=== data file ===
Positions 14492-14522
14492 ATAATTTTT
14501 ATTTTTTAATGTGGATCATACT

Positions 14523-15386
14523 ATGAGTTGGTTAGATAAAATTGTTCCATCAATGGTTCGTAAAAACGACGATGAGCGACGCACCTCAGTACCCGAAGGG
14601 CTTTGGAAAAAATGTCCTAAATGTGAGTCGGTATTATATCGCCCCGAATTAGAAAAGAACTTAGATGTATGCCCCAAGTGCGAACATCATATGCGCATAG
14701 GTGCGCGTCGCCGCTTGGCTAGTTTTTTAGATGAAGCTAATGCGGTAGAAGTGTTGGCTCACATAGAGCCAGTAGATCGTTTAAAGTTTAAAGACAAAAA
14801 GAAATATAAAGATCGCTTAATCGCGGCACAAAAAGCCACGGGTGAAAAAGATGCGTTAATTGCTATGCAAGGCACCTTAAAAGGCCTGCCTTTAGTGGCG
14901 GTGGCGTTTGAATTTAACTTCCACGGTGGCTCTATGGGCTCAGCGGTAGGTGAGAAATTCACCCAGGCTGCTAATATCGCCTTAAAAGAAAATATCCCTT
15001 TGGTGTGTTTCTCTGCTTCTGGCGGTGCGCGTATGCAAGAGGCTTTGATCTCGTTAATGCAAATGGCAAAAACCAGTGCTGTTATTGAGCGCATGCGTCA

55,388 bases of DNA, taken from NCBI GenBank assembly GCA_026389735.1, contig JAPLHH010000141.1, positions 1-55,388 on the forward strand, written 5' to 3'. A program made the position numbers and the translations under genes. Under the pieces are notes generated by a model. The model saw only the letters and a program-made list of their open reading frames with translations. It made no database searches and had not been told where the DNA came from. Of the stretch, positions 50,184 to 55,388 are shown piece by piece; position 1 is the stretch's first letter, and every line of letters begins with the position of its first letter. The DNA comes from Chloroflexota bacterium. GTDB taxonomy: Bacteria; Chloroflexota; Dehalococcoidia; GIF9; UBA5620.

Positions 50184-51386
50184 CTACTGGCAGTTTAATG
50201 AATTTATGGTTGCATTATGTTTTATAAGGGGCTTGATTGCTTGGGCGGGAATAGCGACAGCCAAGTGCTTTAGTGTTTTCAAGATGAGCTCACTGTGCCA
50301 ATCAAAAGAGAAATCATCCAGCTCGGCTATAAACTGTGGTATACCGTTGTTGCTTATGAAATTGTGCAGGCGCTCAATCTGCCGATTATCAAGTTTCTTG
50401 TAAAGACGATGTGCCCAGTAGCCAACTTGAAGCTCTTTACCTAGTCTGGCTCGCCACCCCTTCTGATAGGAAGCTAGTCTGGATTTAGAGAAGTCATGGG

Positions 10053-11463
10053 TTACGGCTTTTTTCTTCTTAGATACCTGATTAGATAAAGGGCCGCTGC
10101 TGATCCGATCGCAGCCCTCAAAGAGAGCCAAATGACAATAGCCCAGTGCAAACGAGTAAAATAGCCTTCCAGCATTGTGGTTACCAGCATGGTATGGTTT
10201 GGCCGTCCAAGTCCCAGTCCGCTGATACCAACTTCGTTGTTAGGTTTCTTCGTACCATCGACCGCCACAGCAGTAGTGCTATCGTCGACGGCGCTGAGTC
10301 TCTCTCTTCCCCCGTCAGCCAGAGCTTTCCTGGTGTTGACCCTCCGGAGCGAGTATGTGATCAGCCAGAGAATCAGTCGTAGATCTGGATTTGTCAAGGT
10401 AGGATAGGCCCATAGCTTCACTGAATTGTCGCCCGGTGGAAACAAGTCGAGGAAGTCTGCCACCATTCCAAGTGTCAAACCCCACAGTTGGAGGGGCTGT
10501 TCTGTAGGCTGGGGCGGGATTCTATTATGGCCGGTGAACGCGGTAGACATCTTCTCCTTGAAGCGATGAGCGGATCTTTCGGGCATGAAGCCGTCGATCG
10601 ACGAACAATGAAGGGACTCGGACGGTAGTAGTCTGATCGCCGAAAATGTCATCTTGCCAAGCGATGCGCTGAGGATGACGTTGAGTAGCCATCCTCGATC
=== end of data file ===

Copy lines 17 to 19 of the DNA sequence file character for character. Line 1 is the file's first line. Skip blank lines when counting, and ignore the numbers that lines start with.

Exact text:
Positions 10053-11463
10053 TTACGGCTTTTTTCTTCTTAGATACCTGATTAGATAAAGGGCCGCTGC
10101 TGATCCGATCGCAGCCCTCAAAGAGAGCCAAATGACAATAGCCCAGTGCAAACGAGTAAAATAGCCTTCCAGCATTGTGGTTACCAGCATGGTATGGTTT